Yes on 64

Background comments from Alan

Old growth ecosystems that haven't been cut by man, particularly in Oregon, are almost completely gone. Most of what remains is on public land, but the Forest services routinely allow cutting on their land, even in old growth, for things like 'salvage' logging and thinning. The second and third growth forests are weaker than the old growth, so even if not logged they may succumb to either fire (partially due to no natural burns being allowed to lower the fuel load) or disease/pests that will take advantage of their not being 100% up to snuff.

Part of the problem is that between the clear cutting and replant of only select species and the herbicides they spray (which not only kills the "bad" hardwoods, but also the symbiotic fungi that allow a tree to grow to full height) the trees can't be as healthy as they would be in the "wild". Then there are tree farms, which apparently though they say trees are a renewable resource, no tree farm has successfully gone beyond 3rd growth due to monoculture lack of diversity and the way they are planted in rows.

Something to consider is that nature's balance is basically a chaotic system - too many variables in too complex a relationship to quantify; therefore, a complex and chaotic system. What this means is that the system will continue seemingly unaffected, or slightly affected by the harm we do, the imbalances we create due to not understanding the system well enough to keep it healthy or not caring. This will go on, making the system more and more non-linear, until a point is reached where a very small input will have an effect way out of Measureortion to the input. Essentially the straw that broke the camel's back, or that extra shove that snaps a tree off at the trunk, or that little butterfly's wings flapping that cause a hurricane in the Atlantic. When it happens, when it's finally so obvious no one can ignore it, it will be so fast we won't know what hit us, and it will probably be too late to do anything about it.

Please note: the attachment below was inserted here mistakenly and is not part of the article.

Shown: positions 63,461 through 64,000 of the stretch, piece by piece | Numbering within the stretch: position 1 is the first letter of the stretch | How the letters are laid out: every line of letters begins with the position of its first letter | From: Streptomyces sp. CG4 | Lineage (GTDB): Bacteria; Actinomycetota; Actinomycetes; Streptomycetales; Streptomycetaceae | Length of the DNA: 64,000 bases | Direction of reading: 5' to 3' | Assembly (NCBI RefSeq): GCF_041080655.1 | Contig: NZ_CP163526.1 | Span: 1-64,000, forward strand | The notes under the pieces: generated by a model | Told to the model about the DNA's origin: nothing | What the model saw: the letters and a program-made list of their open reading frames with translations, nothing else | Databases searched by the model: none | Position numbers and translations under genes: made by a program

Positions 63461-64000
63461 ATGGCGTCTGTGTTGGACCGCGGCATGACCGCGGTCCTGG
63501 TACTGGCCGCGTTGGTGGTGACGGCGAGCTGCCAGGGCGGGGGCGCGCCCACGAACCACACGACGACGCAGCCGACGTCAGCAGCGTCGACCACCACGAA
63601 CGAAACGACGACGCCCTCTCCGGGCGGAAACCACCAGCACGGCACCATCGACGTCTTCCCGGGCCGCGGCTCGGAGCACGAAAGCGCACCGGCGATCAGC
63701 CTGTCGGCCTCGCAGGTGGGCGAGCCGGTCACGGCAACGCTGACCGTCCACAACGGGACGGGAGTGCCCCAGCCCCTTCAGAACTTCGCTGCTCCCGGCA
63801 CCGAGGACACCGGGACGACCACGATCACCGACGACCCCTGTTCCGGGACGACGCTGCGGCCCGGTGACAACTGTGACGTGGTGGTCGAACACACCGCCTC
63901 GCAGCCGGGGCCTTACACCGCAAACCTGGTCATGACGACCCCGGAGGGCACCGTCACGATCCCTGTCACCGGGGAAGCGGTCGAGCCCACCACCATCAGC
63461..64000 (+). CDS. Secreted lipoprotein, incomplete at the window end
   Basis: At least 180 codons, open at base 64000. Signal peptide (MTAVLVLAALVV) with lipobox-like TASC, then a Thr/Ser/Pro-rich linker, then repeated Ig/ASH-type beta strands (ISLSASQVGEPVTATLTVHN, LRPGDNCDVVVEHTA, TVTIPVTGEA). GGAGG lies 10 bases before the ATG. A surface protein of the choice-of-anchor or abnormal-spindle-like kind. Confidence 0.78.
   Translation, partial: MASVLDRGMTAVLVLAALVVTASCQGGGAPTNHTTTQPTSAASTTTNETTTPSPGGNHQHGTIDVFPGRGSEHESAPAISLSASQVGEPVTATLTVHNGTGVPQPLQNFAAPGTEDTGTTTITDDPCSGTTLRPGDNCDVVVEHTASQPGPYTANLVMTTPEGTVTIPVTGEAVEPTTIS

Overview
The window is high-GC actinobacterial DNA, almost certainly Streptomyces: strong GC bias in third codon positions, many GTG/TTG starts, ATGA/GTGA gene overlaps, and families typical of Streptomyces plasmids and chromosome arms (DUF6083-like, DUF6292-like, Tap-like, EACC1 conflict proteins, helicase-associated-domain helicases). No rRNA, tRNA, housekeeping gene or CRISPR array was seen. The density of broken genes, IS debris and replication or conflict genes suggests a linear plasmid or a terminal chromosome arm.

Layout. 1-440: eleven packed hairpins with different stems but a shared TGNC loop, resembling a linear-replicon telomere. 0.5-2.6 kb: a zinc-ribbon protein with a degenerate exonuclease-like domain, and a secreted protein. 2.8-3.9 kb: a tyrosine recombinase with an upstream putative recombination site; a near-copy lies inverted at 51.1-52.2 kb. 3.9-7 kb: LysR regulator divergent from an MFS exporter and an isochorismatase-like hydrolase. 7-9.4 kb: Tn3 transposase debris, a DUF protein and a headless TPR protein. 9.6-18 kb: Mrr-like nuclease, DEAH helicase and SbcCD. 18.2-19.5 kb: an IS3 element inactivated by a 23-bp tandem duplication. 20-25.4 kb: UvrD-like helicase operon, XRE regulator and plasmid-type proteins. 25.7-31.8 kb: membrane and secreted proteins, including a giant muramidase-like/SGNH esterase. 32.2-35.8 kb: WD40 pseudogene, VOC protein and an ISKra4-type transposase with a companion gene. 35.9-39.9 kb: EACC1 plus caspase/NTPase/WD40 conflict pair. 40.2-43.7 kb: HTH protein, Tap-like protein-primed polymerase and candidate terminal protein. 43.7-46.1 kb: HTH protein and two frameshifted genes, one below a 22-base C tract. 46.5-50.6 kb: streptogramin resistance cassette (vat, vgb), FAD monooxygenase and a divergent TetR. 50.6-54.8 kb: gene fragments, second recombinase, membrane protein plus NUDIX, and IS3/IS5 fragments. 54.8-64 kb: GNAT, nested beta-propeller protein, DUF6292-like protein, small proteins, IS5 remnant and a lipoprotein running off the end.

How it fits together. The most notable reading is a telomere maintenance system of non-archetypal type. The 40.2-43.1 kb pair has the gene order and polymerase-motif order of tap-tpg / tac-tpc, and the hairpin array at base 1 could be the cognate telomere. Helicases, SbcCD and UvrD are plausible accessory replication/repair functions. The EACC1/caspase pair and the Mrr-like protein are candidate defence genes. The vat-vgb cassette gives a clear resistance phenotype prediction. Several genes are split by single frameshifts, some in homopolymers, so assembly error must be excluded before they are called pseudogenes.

If poor forest practices, global warming, acid rain, ozone depletion and deposition of pollutants onto the forests and into the water don't stop soon, as well as the overpopulation that drives all of it - MAYBE there's 50 years left for 90% of the forests still out there. By then most of them will collapse to lone trees and scrub - then grasslands - then deserts.   Obviously, the cities will still be able to keep trees growing with special care and treatment, - like lions in the zoo - but the naturally occurring forests can't endure the onslaught we are maintaining.

The problem is, it's not easy to see until it's too late. You see a few trees standing dead, maybe one in a hundred, but most of them 'look' healthy. There's so much green still there, it's hard to get across to people that tree mortality is 2 or 3 times what it was even 30 years ago - and it's INCREASING as the stress we put on the system takes its toll. It's like the Atlantic Cod tragedy of a few years ago - 10 years ago people noticed the catch was down due to overfishing, pollution and whatever. Nothing was done, then suddenly a few years later, in only a 2 year period they were all but extinct, and not only the fish suffered but an industry hundreds of years old went belly up too. The same is starting to happen with the salmon in the northwest - just ask the fishermen in Canada. Interestingly, part of the problem with the salmon has been over logging causing loss of habitat through stream siltation and inadequate buffer zones (the salmon need us to keep the streams running cool and clear and unblocked by damns).